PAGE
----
In systolic heart failure, a fixed dose combinatin of isosorbide dinitrate and hydralazine is more effective in black patients. Building on that information, researchers in Pittsburgh looked at ways to use a genomic score to predict which patients would benefit most.
In systolic heart failure, a fixed dose combination of isosorbide dinitrate and hydralazine is more effective in black patients. Building on that information, researchers looked at ways to use a genomic score to predict which patients would benefit most.
In a report to be presented April 2 at the American College of Cardiology 65th Scientific Session & Expo in Chicago, IL, Dennis M. McNamara and colleagues from the University of Pittsburgh, Pittsburgh, PA presented findings based on participation in the Genetic Risk Assessment of Hearat Failure Therapy (GRAHF) study.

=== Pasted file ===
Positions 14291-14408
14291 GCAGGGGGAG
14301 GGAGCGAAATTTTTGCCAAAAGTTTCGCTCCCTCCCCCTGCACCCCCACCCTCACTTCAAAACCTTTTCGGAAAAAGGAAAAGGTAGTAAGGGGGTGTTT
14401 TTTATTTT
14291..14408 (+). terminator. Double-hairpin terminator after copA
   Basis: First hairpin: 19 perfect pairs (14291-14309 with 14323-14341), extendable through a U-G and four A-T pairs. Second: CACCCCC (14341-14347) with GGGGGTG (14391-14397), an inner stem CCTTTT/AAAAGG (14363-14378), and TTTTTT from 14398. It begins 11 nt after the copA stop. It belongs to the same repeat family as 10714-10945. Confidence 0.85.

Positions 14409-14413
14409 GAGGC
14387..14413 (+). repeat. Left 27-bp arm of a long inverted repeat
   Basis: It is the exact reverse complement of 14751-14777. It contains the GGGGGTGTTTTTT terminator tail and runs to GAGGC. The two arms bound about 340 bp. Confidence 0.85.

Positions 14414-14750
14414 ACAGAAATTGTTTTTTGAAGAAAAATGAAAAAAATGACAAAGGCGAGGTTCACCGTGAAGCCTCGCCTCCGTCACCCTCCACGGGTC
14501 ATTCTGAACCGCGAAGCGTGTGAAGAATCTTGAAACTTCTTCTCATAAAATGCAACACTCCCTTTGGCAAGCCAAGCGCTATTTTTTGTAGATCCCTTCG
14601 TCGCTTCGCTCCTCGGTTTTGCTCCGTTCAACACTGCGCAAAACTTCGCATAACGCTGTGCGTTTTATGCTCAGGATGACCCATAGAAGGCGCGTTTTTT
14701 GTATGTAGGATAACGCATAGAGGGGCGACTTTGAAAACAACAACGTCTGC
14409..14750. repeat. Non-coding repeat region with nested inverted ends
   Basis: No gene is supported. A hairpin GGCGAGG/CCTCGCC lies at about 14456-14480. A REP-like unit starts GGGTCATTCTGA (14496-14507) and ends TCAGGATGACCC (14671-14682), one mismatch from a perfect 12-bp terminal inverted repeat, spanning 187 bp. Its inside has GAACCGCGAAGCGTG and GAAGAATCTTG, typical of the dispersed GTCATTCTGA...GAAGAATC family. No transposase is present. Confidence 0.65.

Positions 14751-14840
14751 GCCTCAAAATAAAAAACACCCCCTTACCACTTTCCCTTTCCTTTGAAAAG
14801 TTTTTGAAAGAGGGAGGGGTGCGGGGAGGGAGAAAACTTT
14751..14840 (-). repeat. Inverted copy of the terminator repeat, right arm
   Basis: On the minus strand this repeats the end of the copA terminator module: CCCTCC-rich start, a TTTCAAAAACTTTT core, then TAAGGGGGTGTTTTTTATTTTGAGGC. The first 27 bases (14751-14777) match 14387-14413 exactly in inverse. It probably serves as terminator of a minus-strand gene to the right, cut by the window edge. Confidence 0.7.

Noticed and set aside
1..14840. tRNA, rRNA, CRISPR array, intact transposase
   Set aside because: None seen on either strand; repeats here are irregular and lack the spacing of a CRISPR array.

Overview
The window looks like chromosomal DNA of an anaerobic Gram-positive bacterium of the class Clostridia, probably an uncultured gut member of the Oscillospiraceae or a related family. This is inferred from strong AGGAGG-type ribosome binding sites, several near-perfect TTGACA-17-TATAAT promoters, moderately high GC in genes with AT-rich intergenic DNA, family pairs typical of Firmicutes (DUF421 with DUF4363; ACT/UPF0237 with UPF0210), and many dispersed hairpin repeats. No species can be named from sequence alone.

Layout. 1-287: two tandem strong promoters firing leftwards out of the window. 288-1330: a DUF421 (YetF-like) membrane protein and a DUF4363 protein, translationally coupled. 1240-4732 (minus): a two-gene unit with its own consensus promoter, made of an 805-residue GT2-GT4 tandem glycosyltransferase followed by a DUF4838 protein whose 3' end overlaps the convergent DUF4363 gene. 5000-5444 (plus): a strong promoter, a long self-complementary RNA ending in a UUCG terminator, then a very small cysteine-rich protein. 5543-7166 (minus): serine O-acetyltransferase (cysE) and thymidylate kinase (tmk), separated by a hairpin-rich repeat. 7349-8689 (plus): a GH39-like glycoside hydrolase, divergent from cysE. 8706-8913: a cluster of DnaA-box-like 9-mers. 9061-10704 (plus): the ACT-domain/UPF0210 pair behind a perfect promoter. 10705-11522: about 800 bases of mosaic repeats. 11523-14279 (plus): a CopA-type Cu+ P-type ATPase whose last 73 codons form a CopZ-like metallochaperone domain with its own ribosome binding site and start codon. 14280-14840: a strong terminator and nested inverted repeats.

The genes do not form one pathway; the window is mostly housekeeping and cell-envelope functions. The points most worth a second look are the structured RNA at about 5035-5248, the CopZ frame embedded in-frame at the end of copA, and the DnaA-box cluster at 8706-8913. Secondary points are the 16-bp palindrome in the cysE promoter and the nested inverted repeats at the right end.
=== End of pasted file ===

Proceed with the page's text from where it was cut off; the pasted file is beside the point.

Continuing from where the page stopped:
They looked at 350 patients and identified 13 genetic polymorphisms.
The predictive value of genotypes from individual loci was compared to a genomic score in which all genotypes associated with efficacy were combine into a single score, with each high impact geneotype given one point.
The found four genotypes were associated with the drug combo having an increased impact.
The GNB3 TT genotypes, representing half of the subjects, ws the most predictive and was associated with improved, event-free survival after therapy. A four-loci genomic score of 3 or greater was also associated with a greater impact event-free survival.
"The impact of therapy with fixed dose combination of isosorbide dinitrate and hydralazine is predicted better by an overall genomic score than by individual loci," they concluded, showing that "the future of pharmacogenomics for targeting therapy should involve polygenic analysis."